As some of you might have noticed recently, I have thrown around the number 2025 around on various social media outlets.
That’s because I am doing something scary. Something I am not very good at doing – namely trying to set a goal and a date for when I want us to have bought and moved into our dream home in the woods/by the sea. Psychologically, this has two effects. One is that I have a specific motivation to work towards. And the other is that the goal is far enough, yet close enough, that I need not be impatient right this very second. It is no lie that I have been pestering Mr. Frugasaurus and my good friend M with any and all cute small farms listed, even if they are completely unrealistic.
I’ve been a bit of a pain, and setting a date as far away as 2025 helps me calm down in the moment. Enjoy life a bit right now, moving to our new house and take a breath. There is a target date and we are saving towards it. We might find a great place which ticks all the boxes before that, but we’ll take one year at a time. Plus, 2025 is a nice, round and symmetrical number that appeals to me.
Back in high school when I was a depressed teenager, I was held up by the idea that things would be better in ten years. Ten years from then, I would have an education, a job and a place to call my own. That was my expectation from life, and I figured it would all just happen if I followed along the path to university.
Sadly, things were not quite so easy as I graduated in the middle of the oil crisis in Norway and jobs were scarce. But in many ways I think of this as a blessing in disguise. Who knows if I would have discovered personal finance and sidehustles/freelancing if I had gone straight from university to a relevant job, as expected? My problem with goal setting back then was that I expected life to fall into place on its own. All I had to do was follow the rules and finish the steps.
That couldn’t be further from the truth of course, as I learned the hard way. Plus, it was an acquired dream. One I had taken on by internalizing the expectations of society and the people around me. It was not what I really wanted to do, because I thought my dreams impossible. Living in the forest and growing your own food? Pah! People still have to work for a living, girl!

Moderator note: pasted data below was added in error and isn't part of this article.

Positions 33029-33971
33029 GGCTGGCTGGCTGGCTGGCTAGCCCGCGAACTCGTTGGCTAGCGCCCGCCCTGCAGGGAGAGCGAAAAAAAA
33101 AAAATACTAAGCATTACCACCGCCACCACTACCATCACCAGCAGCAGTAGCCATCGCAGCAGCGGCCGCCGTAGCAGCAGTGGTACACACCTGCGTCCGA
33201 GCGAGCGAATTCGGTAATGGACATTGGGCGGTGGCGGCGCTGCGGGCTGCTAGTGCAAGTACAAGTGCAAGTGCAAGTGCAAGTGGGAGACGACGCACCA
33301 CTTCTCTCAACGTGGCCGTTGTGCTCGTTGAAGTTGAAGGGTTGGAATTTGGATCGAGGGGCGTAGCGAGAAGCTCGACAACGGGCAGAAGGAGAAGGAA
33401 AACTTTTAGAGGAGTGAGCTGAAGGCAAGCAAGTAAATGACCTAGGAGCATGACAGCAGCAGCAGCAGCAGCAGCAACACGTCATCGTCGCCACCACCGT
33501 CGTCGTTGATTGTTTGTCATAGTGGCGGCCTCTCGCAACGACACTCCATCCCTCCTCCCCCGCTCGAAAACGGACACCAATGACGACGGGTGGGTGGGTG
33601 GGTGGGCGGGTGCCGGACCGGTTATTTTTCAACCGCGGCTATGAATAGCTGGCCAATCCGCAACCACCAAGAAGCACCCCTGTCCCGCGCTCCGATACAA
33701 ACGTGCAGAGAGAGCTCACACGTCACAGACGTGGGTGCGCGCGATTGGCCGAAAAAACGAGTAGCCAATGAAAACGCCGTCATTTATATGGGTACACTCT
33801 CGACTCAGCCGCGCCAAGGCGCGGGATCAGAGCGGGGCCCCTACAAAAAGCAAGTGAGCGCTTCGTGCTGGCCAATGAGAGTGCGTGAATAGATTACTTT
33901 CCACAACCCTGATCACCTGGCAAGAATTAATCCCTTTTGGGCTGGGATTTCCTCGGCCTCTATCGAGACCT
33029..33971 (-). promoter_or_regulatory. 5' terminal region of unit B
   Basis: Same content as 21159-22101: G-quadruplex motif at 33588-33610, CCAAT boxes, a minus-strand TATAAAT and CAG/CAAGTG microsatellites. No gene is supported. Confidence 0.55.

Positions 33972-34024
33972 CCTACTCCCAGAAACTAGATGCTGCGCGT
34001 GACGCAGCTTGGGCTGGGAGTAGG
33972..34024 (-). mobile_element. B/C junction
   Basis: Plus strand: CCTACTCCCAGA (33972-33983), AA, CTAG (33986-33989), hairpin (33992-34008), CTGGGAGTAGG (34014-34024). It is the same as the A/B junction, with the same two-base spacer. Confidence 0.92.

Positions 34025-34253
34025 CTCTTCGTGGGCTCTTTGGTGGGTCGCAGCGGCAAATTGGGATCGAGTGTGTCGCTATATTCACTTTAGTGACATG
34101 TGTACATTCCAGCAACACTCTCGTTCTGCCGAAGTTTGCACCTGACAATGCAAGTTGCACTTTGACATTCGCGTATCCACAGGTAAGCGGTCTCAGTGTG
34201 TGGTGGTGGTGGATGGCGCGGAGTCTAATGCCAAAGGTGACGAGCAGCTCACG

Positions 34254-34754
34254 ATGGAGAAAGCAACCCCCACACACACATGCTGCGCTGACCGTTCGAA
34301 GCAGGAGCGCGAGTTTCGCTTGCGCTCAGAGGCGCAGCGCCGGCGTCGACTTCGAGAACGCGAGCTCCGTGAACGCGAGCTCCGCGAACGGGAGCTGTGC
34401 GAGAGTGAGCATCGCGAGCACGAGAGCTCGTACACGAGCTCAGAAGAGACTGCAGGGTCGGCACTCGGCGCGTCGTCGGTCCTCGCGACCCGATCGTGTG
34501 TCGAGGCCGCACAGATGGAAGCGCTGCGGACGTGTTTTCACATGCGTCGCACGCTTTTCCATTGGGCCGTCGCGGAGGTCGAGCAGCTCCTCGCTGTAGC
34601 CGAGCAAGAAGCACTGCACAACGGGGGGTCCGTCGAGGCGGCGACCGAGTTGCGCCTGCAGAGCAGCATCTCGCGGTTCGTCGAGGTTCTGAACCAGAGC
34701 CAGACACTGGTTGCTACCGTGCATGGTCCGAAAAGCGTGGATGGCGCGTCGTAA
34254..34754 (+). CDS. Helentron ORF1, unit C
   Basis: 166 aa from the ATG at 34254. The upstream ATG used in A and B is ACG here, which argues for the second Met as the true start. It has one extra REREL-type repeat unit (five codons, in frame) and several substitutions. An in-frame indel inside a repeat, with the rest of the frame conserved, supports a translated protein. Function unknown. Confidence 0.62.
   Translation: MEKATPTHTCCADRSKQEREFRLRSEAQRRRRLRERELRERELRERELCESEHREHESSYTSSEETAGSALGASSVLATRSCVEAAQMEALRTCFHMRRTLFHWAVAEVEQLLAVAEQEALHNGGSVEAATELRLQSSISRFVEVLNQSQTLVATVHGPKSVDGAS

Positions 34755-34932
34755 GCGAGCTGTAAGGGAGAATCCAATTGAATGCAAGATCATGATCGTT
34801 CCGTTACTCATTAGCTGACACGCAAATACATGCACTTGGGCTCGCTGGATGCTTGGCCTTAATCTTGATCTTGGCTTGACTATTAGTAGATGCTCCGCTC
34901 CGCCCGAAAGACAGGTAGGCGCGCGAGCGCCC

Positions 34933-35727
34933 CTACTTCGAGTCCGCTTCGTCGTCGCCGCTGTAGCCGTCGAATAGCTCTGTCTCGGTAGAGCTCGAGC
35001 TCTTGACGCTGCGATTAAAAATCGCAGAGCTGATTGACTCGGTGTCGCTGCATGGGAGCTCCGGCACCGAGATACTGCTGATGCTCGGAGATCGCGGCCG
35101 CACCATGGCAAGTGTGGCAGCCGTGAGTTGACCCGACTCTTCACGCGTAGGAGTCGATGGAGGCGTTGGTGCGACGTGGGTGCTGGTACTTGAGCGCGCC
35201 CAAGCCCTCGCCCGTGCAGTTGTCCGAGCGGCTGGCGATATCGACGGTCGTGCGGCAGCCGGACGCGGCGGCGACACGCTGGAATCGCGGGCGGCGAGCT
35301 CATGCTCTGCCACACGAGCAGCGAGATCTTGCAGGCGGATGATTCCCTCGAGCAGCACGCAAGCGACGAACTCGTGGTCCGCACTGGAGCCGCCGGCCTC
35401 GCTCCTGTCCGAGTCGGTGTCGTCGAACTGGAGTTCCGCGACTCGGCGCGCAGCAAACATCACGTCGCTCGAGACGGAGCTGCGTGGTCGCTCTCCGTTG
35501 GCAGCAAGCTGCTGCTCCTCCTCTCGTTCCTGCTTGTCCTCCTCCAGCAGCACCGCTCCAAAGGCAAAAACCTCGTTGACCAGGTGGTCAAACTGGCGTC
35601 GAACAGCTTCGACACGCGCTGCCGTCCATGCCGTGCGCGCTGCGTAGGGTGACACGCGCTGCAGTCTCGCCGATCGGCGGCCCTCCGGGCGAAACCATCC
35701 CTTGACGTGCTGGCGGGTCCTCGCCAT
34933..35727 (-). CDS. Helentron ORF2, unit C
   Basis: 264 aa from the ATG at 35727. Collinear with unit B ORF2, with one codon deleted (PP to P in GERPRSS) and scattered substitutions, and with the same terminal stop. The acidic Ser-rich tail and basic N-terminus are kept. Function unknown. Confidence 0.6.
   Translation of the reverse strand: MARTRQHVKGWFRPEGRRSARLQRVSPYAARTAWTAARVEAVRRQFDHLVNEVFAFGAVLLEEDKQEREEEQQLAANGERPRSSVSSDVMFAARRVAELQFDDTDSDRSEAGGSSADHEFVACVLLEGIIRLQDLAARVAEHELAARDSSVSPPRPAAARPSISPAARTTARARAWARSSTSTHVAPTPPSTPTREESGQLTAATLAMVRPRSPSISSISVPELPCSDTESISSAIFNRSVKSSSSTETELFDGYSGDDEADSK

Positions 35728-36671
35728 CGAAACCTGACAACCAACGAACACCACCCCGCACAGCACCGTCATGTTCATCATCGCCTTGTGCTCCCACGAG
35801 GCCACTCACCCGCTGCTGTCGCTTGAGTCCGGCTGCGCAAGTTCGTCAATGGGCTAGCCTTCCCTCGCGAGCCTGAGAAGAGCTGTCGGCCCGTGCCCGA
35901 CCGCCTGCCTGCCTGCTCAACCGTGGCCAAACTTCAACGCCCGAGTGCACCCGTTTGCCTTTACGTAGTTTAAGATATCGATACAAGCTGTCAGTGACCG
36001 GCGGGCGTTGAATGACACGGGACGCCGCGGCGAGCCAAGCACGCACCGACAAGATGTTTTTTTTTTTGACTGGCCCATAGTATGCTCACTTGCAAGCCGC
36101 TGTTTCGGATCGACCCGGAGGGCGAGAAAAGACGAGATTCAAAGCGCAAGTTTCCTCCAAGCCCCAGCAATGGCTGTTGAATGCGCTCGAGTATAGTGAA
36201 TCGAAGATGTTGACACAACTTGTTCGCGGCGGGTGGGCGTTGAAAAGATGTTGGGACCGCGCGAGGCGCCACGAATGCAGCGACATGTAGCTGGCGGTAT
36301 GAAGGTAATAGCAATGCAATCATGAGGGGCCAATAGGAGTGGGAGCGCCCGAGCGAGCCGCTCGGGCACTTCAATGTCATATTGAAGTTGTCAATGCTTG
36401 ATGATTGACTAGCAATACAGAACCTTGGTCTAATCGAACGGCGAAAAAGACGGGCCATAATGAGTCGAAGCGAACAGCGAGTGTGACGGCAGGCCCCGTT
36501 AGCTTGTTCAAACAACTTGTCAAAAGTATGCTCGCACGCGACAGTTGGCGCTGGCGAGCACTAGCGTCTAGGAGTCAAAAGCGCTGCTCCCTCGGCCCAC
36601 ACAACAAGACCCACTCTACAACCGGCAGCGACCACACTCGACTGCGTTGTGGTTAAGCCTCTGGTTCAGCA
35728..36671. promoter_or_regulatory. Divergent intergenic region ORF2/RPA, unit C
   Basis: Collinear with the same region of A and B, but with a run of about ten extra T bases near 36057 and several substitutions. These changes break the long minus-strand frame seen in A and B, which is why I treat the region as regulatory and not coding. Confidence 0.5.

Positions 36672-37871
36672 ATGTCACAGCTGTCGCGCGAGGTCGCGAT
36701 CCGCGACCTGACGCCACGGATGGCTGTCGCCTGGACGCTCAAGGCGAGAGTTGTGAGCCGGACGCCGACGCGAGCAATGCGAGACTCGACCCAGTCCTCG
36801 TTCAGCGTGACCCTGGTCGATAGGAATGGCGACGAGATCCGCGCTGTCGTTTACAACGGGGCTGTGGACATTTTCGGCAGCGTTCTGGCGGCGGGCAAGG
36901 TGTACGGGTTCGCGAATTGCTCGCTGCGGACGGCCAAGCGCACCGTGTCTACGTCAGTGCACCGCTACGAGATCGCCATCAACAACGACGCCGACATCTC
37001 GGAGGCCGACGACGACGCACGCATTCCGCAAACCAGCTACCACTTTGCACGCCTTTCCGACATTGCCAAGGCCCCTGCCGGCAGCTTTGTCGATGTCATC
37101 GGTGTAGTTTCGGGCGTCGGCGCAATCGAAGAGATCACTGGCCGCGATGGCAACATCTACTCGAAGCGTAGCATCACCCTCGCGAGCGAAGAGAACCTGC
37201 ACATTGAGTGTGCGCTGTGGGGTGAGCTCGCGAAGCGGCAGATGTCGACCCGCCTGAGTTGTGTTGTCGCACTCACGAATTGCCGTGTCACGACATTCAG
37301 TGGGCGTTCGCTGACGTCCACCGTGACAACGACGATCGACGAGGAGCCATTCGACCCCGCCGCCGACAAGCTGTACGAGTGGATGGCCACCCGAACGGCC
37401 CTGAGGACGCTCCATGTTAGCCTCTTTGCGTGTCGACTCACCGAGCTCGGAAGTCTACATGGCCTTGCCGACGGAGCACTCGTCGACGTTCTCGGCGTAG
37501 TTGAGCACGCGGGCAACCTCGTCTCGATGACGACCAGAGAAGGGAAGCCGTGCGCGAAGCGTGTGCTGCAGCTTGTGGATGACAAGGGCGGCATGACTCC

And work to me was something you went to every day with a lunch box and maybe a coffee thermos under your arm. Large concrete buildings where you clocked in, worked your hours, and clocked out. That was what I had seen growing up. That was work as I knew it.
With target 2025, I am taking a different approach. The target is set several years after my contract ends, giving me time to work with sidehustles or even attend courses and schools, should I want to.
Target 2025 also depends largely on me and my own input, not on pieces “falling into place”. The biggest and hairiest goal is to earn 25 000 NOK ($3000) before tax per month on sidehustles on average. If I can do that in the next 6-7 years, I will be employer independent and we can live wherever we want. Then we just need to wait for the right place to come sailing along. But with an income like that, we’ll be able to save up so we can act when it does come along. Plus we’ll be steadily paying off our house on the way, further increasing our purchase potential.